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I remember reading Adrienne Rich’s early work on the Feminist Continuum in graduate school, and finding it a simple yet rich concept, that breaking down the barriers between straight feminists and the lesbian community could only help both causes because, on a very basic level, their goals were the same. I’ve always felt that global education and antiracism/intercultural work in schools are on a similar continuum, so interconnected that bringing them together could only positively increase impact for both. I understand that the goals of these two movements are not exactly the same, and that global education has the potential to water down the goals of antiracism if we don’t do it well. I agree completely with those who argue that antiracism work can’t be melded into other movements when doing so diminishes the importance of its specific goals. But I am increasingly convinced that global educators are key allies and partners for the antiracism education happening in our schools, and that global educational experiences can help to build the kind of understanding we need across the globe. Today more than ever, I call on educators everywhere to join in this work, regardless of whether you believe racism is an issue in your country and classroom, because doing so can only improve life for our human family. Whatever the issues that divide us, working together toward our common goals will help us all move forward.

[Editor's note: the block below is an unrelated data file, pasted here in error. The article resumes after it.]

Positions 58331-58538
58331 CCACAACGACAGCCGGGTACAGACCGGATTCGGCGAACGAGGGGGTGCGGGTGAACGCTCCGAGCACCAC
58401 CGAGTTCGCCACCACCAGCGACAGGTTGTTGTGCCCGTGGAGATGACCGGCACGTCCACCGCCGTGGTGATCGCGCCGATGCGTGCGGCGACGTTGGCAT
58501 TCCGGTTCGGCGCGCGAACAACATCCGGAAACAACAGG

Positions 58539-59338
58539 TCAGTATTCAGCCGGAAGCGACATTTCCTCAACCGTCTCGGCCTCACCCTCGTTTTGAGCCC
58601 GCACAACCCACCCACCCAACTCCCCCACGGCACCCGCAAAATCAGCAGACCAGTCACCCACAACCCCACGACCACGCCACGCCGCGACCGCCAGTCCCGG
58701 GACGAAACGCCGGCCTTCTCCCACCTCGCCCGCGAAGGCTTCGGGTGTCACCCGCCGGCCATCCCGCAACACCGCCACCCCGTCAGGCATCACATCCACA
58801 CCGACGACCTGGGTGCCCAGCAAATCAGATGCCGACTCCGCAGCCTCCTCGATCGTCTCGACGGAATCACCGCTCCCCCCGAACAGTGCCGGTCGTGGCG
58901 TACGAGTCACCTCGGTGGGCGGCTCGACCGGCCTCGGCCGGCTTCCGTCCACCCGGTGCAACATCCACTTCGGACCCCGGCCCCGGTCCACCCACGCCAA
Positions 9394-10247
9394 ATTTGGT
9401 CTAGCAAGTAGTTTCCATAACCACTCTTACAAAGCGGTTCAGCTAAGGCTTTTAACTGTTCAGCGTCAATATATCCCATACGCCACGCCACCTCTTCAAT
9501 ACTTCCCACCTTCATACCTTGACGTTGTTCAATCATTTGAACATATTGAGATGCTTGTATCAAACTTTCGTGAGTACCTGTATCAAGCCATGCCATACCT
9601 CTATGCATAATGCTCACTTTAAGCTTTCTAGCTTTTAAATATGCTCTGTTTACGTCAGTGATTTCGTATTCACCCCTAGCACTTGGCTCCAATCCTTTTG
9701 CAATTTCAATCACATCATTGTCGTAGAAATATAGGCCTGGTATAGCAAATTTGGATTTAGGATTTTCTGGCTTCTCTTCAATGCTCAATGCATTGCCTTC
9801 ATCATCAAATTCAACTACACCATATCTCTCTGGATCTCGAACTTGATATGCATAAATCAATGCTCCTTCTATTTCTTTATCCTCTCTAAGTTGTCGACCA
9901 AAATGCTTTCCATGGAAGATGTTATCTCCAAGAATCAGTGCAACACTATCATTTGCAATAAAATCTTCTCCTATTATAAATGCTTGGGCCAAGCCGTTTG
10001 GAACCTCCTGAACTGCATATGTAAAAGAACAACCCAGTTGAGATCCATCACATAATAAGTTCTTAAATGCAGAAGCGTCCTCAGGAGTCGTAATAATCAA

#GlobalEdChat, hosted by Asia Society on Twitter, addressed these intersections with #Antiracism and their possible benefits in a chat on January 21st, 2021 (January 22nd in the Eastern Hemisphere), that included educators from around the world. The following provides a few of the questions I posed as host, which can be used to continue the dialogue in schools, and some of my favorite take-aways from the conversation.